Miss Blanche Janes, 925 Twenty-second
street, left for Beardstown, where
she will spend a month visiting with
A. L. McDonald and M. C. Conwell,
who have been visiting in the city for
the past week, left for their home in
Mrs. Althea Dean and daughter.
Miss Abigail Dean, 909 Second avenue,
left today for Chicago to attend a fam
Con Enright, 2413 Sixth avenue, de
parted for Peoria, where he will spend
several days. From there ho will go
Edgar P. Hermann of Sterling ar
rived in the city to visit his brother,
A. D. Hermann, assistant secretary of
the local Y. M. C. A.
Miss Julia Fleming, 273C Fifth-and-or.e-half
avenue, returned home last
night after spending the past week in
Mr. and Mrs. F. M. Middleton left
today for their home in Rockford after
spending the past week visiting rela
tives in the city.
Miss Winifred Mason, who has J
been visiting friends in the city for
the past 10 days, left this morning for
her home in Freeport.
Mr. and Mrs. L. O. Rea, who have
been the guests of relatives here for
a montn, lett tnts morning tor their
home in El Reno, Okla.
Mr. and Mrs. W. K. Wicker, who
Gas Stoves, $13.00 and up. 3
rooms piped for gas lighting,
$9.00. We pipe 50 feet inside
property line free.
affidavit made by Caroline Grant is
fictitious and that her husband's tes
timony to the eqect that his home
was in Chicago and that he had been
a resident of Illinois for ten years
is also untrue.
For eight years after the divorce
was granted, she avers, Stevenson
continued to visit her and send her
money for her support. They were
married on' March 3. 1878, and ac
cording to Stevenson's divorce peti
tion she deserted him in August,
Mrs. Stevenson personally appear
ed at the clerk's office to file the
have been the guests of relatives in
Rock Island for the past week, left for
their home in LeMars, Iowa.
Miss Mathilda Barth. 1111 Third
avenue, departed yesterday for Du
buque, where she will spend a month
with friends and relatives.
Mrs. M. L. Scbneeweiss of Janes-
ville, Wis., who has been the guest of
friends in Rock Island for the past
week, left this morning for her home.
Mr. and Mrs. J. B. Lucas, who have
been the guests of relatives in the
city for the past month, left this morn
ing for their houie in Mt. Vernon,
Walter Yerbury departed this morn
ing for Chicago, where he will attend
the annual convention of the dyers
and cleaners of the state. He will be
gone a week.
Mrs. Edward Werner and Mrs.
Fred S. French, who have been vis
iting relatives in Rock Island for the
past month, left today for their home
Misses Ida and Clarissa Ford, who
have been the guests of relatives in
R ck Island and Moline for the past
month, departed htis morning for
their home in Chicago.
Misses Anna and Ethel Wade of Des
Moines, who have been visiting rela
tives in the city for several days, left
here this morning for Chicago, where
they will make an extended visit.
Mrs. Charles Smith and daughters,
Misses Bessie and Mary, who have
been the guests of Mr. and Mrs. J. i-i.
Meehan, 929 Second avenue, left this
morning for their home in Tiskilwa.
Mr. and Mrs. L. M. McElderry, who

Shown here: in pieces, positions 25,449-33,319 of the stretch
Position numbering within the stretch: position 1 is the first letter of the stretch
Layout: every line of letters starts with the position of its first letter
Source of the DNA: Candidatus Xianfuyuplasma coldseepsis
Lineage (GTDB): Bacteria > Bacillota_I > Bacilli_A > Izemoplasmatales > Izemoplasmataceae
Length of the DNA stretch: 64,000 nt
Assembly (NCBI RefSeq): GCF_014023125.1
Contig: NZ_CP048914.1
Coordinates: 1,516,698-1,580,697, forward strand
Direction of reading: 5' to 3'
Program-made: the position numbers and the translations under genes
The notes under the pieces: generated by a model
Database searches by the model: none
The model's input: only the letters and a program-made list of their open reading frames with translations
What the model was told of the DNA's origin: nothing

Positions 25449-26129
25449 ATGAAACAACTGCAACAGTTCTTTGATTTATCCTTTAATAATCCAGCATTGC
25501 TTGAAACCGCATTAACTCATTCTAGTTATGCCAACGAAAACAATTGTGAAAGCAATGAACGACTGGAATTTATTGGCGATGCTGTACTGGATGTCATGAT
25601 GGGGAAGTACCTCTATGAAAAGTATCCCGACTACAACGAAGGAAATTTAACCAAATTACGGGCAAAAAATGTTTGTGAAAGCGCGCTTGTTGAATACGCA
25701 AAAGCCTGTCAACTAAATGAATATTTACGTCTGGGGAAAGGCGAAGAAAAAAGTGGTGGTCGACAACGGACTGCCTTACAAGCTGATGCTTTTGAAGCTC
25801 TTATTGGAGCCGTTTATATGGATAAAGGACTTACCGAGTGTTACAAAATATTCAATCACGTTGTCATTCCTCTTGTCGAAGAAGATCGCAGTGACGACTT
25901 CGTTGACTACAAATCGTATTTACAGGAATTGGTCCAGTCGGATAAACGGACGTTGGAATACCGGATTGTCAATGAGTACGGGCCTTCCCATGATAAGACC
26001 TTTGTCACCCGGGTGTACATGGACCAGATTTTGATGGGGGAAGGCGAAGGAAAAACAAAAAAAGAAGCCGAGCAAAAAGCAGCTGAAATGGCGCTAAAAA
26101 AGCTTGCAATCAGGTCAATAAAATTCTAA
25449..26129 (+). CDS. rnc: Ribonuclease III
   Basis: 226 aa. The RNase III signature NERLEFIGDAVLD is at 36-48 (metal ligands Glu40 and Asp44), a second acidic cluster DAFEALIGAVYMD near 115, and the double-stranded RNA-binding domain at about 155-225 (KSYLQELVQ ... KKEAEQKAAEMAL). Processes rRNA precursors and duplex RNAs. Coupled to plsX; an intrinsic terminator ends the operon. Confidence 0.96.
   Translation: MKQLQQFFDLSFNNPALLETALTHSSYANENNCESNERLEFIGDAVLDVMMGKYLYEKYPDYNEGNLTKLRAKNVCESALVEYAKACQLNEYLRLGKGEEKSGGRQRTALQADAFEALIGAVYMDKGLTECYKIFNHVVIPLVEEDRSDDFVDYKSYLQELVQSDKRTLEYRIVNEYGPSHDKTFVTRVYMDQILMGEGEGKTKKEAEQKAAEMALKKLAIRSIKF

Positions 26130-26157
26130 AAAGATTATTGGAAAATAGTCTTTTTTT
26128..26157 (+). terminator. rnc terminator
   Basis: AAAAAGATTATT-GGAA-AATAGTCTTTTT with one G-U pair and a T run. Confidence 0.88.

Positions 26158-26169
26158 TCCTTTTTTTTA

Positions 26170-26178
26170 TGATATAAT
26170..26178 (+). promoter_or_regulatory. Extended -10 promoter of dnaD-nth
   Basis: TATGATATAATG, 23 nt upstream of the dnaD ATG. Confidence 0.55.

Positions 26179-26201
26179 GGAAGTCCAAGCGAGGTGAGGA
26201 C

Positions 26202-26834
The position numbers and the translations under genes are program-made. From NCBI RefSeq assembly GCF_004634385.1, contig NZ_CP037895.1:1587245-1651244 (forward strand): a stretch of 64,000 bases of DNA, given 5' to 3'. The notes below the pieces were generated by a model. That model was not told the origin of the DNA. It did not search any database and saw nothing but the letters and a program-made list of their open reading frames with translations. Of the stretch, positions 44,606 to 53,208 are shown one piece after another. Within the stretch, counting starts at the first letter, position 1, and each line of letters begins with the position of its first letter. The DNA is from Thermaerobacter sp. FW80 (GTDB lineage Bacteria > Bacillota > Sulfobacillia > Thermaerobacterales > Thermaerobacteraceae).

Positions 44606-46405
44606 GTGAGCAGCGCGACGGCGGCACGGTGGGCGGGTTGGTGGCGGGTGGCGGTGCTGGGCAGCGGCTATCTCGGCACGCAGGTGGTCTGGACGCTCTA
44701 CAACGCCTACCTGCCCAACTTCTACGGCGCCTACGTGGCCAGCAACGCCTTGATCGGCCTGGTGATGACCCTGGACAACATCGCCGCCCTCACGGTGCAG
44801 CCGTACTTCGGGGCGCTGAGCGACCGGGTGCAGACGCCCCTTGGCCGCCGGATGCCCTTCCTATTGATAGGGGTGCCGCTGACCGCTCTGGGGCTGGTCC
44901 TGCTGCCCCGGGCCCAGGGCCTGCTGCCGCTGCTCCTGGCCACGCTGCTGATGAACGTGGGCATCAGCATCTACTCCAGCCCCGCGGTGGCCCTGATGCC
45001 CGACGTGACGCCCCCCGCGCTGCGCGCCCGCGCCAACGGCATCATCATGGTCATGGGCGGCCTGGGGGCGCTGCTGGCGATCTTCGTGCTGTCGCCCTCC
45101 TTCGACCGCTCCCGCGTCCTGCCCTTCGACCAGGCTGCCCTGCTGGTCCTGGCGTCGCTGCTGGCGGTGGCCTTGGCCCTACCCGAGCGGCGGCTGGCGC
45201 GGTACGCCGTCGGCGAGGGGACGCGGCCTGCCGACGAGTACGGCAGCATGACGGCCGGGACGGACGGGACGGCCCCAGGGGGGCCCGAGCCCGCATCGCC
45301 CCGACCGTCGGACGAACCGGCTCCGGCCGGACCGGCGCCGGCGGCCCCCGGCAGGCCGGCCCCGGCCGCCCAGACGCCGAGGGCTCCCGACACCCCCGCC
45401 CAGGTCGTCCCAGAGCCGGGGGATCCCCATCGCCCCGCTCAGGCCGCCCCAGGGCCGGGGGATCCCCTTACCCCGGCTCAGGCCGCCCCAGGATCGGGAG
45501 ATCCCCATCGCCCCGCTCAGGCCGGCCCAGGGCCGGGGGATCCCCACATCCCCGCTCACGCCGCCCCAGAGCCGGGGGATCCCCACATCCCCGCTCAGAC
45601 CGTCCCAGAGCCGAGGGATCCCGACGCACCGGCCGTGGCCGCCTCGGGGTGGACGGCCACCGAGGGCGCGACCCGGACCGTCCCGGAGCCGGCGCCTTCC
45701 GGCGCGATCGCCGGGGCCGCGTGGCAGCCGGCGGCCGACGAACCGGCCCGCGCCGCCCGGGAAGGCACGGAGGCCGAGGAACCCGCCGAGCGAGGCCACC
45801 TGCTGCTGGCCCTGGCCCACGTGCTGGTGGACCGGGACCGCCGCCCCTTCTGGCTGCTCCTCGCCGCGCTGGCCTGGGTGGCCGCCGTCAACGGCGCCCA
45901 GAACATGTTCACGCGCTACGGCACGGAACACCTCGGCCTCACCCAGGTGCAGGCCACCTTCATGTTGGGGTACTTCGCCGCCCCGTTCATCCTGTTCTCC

have been the guests of relatives in
the city for the rast month, left for
Kansas City, Mo., where they will visit
friends enroute to their home in Pu
Miss Bonita Plummer of Wyom
ing, 111., after a visit with Miss Berea
Wheelan, 526 Twenty-fourth street,
returned home this morning accom
panied by Miss Wheelan, who will
make a visit.
Miss Anna Lee, 1016 Fourteenth
street, left today for Chicago, where
she will join her sister, Miss Sue Lee,
and the Misses Mary and Ella Bren
nan of this city, and go on to Lake
Geneva, where they will spend a week.
Mr. and Mrs. George Levson, Mr.
and Mrs. S. M. Abel, Mr. and Mrs.
Loughran and the Misses Knetzer of
Keokuk, stopped off in Rock Island
to spend several days enroute home,
after enjoying the past two weeks at
boating and fishing at the lakes in
Thomas Coen, formerly instructor
at the Rock Island high school, ar
rived in the city to visit with friends
befo're leaving for St. Louis, where
he will resume his duties as instruct
or at Smith academy. Mr. Coen has
been camping with a number of
Rock Island friends ijear Cordova.
C. F. Coles of Brantford, Canada,
called at the Rock Island Y. M. C. A.
yesterday. Mr. Coles' father, Isaac
Coles, was a first cousin of Sir George
Williams, founder of the Y. M. C. A.
Mr. Williams, who, it will be recalled,
recently died, developed, in perfecting
his ideas' of a young men's club, and
founded on a firm basis, the Young
Men's Christian association, which has
since swept all corners of the globe.
Mr. Williams was knighted for this
service by the king of England. He
was originally of the firm of Hitch
cock, Williams & Co., and there ob
tained his fortune which he later used
Bids on 150 barrels wheat flour In
sacks F. O. B. cars Coal Valley, 111.,
bidders are invited to submit bids on
both No. 1 and No. 2 patent. A11 bids
be in the hands of the undersigned by
1:30 p. m., Aug. 28th.
i ne innrmary committee reserves
the right to reject any or all bids." De
liveries to be made by Sept. 9, 1910.
J Bids must be sealed and marked
! "Bids for Flour," and addressed to